One could argue that despite the existence of so many tribes in the North, participation in the power structure of the state in Khartoum was not dictated by tribal origin but by ideological affiliation. The UMMA, DUP and Muslim Brotherhood have memberships across many tribes in the North including African tribes of Western and Eastern Sudan. It is well known that the UMMA party’s stronghold was Darfur prior to 1989 coup. The talk about racism within the Islamic Movement surfaced after the split of 1999 between Dr. Hassan Turabi and Field Marshal Omer Bashir. However, one can still see African northern Sudanese in the leadership structure of the National Congress Party. The same thing is true with Popular National Congress of Dr. Hassan Turabi which has Arab tribes as its members.
The issue of division of Islamic Movement along ethnic lines was accelerated by Hassan Turabi himself who wanted to use tribalism as a tool of political mobilization to bring down the regime of Omer Al-Bashir. The manufactured polarization of Islamic Movement along ethnic lines assisted Turabi to achieve his objective in Darfur because the Movements fighting Bashir’s government were formed on the basis that the Africans in the North were marginalized by the Arab regime which favored Arab tribes in Darfur. What was important to Turabi was not the issue of ethnic equality between the Africans and the Arabs in the Sudan. His main concern was the loss of control of state power. If equality among ethnic groups in the Sudan were to be his main concern, he wouldn’t have helped to dismantle the 1972 Addis Ababa accord which gave the South local autonomy by persuading President Nimeir to cancel the deal to impose Sharia.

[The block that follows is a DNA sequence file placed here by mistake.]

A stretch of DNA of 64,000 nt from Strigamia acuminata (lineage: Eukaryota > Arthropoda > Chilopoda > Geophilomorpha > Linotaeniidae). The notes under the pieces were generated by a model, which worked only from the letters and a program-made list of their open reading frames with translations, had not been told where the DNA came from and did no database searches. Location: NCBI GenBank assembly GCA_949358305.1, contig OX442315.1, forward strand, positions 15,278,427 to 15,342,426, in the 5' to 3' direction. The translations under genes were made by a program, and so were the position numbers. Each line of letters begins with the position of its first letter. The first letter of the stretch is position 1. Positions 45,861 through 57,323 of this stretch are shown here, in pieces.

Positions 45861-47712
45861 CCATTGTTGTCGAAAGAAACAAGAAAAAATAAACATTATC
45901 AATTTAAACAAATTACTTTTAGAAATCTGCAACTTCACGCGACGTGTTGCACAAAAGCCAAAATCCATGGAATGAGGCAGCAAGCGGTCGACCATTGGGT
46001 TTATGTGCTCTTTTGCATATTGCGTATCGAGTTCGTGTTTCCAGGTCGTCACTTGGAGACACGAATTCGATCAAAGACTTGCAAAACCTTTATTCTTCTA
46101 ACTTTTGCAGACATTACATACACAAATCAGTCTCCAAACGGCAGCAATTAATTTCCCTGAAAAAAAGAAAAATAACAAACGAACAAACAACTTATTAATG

In attempting to compare Dinka domination of power in the South and the marginalization of South Sudanese in the North before independence, people need to differentiate land dispute between African and Arab tribes in Darfur which is an undeniable fact and the representation of African Muslims in the state institutions since the independence of Sudan in 1956. In comparison to South Sudanese, the African Muslims in the North were better represented in the government institutions because of their religion than South Sudanese. The African tribes of Nuba and Darfur dominated the Sudan army from 1956—1985. As late John Garang said, “the Arabs who were fighting South Sudanese in the first civil war were Nubas”.